6,300 Reasons the Government Is Dead Wrong on Farm Subsidies
Diane Katz /
Congress has been wrangling for months over how to trim the taxpayer burden of bountiful subsidies to farmers. Here’s a thought: Stop paying the dead ones.
Between 2008 and 2012, we now know, the U.S. Department of Agriculture (USDA) disbursed more than $36 million to some 6,300 farmers who had bought the farm (so to speak). The improper payments were revealed in a recent report by the Government Accountability Office (GAO).
Taxpayers may take some solace from the fact that the number of expired payments has declined. For example, the USDA’s Farm Service Agency (FSA), which oversees income subsidies and disaster payments, had paid a whopping $1.1 billion to 172,801 deceased farmers between 1999 and 2005.
At the suggestion of the GAO, the agency in 2007 began computer-matching the names of subsidy recipients against the Social Security Administration’s “death master file.” (About time.) Consequently, the agency has recouped about $1 million out of a total of $3.3 million in improper FSA payments for fiscal years 2011 and 2012. The rest apparently remains with bereaved relatives or business partners of the intended recipients.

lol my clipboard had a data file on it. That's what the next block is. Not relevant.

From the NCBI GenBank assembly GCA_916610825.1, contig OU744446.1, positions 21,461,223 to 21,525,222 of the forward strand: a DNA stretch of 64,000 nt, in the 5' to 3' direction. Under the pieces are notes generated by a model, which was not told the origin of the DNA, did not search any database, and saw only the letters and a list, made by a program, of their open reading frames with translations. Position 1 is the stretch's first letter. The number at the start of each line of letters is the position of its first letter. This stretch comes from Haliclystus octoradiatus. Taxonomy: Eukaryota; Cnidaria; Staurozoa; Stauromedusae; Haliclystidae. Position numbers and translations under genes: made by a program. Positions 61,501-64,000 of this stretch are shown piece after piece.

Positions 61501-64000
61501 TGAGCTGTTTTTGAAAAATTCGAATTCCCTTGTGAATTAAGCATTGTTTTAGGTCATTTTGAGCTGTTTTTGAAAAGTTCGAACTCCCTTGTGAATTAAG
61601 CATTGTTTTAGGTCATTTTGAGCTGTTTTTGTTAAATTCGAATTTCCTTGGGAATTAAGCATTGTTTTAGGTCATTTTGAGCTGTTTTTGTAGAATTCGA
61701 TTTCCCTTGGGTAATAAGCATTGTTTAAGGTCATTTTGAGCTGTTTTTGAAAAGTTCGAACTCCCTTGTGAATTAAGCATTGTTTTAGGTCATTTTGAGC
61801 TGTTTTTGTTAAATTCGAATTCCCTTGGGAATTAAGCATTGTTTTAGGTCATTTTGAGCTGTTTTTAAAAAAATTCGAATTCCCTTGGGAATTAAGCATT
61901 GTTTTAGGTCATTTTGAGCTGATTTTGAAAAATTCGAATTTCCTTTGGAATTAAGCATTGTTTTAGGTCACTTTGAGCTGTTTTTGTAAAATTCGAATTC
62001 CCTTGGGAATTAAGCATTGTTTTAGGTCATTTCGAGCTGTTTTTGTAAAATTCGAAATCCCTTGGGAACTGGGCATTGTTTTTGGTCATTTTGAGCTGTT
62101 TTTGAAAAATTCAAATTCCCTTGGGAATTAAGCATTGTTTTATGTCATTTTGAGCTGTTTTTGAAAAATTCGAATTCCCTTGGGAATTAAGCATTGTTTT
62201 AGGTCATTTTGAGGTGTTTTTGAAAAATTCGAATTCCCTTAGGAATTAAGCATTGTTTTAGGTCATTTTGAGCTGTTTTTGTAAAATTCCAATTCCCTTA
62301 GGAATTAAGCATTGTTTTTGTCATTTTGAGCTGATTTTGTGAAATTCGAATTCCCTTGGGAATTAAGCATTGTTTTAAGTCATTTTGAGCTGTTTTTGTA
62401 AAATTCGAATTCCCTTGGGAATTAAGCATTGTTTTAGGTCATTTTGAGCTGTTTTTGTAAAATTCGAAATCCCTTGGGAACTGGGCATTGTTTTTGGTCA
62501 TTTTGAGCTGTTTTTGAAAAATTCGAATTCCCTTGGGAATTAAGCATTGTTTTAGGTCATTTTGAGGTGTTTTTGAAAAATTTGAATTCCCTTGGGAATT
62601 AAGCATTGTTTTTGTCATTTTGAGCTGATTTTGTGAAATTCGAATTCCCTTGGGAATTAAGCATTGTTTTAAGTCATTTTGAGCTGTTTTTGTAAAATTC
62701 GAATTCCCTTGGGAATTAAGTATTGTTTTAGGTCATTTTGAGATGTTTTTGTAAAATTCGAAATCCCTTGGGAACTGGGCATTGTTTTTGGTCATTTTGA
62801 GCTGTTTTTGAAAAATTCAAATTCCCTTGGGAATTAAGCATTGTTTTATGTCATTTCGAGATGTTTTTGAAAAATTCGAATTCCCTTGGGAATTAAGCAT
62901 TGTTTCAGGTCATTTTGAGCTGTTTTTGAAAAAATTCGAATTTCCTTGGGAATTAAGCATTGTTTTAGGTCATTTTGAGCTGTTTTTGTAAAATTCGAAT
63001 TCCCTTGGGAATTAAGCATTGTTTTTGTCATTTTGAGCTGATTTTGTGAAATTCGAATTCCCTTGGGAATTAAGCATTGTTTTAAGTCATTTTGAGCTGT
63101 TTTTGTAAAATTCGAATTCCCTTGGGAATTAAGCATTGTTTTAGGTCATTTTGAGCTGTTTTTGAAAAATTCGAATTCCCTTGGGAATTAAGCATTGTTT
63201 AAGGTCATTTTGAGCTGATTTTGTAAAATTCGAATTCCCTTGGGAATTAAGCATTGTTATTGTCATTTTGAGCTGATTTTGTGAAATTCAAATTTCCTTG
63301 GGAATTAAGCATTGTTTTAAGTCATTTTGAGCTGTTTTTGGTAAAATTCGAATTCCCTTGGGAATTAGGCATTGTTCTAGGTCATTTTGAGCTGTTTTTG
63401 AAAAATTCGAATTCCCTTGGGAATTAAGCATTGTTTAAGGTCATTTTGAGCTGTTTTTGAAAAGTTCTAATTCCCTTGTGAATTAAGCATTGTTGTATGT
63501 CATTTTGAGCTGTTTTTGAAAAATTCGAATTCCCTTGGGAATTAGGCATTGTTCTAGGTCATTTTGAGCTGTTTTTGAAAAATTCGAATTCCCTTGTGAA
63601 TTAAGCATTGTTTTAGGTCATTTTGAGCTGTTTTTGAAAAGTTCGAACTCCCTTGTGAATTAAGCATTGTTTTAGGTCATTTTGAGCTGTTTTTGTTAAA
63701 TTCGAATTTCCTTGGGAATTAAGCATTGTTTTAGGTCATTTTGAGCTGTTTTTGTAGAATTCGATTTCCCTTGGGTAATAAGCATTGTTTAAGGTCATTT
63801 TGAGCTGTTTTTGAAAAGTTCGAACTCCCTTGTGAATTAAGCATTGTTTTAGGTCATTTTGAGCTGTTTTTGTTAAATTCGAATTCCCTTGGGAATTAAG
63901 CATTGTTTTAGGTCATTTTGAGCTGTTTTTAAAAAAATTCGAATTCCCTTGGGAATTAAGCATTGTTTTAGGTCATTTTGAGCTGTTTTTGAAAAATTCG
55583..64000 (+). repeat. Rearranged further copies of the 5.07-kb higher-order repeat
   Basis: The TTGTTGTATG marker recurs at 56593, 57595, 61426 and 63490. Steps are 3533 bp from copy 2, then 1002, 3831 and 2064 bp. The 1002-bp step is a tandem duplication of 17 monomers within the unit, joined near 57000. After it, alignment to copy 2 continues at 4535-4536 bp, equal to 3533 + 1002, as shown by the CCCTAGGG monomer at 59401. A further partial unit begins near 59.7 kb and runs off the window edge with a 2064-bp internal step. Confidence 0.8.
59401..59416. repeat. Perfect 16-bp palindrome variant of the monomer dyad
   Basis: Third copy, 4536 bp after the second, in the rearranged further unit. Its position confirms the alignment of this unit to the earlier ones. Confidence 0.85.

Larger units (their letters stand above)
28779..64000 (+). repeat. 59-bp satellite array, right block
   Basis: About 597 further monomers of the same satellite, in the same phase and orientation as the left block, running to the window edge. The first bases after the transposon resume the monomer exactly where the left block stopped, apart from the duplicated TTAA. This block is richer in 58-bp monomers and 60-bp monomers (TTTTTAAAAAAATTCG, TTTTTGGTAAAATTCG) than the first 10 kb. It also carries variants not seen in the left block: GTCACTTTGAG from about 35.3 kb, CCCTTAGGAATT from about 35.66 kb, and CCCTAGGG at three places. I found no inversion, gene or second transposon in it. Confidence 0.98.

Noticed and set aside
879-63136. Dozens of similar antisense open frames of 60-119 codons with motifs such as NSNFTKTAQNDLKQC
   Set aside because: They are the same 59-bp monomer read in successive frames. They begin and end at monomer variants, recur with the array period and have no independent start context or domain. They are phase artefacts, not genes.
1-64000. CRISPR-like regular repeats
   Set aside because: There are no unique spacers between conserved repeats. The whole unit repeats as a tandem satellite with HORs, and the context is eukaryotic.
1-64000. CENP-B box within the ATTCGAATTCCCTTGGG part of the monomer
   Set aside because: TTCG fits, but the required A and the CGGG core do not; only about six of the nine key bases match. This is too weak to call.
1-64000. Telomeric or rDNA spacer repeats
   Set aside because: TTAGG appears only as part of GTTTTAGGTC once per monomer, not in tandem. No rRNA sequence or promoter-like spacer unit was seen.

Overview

Alas, there’s no similar progress to report for the USDA’s Risk Management Agency (RMA), which administers the federal crop insurance program. (Taxpayers subsidize about 60 percent of farmers’ insurance premiums.) The agency has no procedures in place to prevent payments to those in heaven’s pastures. Between 2008 and 2012, the RMA provided $22 million for some 3,434 farmers two or more years after death.
During the same period, the USDA’s Natural Resources Conservation Service (NRCS) made $10.6 million in payments to 1,103 individuals one year or more after their death, according to the GAO.
With a national debt of $16.5 trillion, $36 million in payments to those who have already cashed in is chump change. What’s really maddening is that officials of the RMA and the NRCS don’t even check whether taxpayer money is going to the intended recipients—let alone whether they are actually still breathing. But that’s what happens when money is redistributed by those who don’t earn it. It just slips away.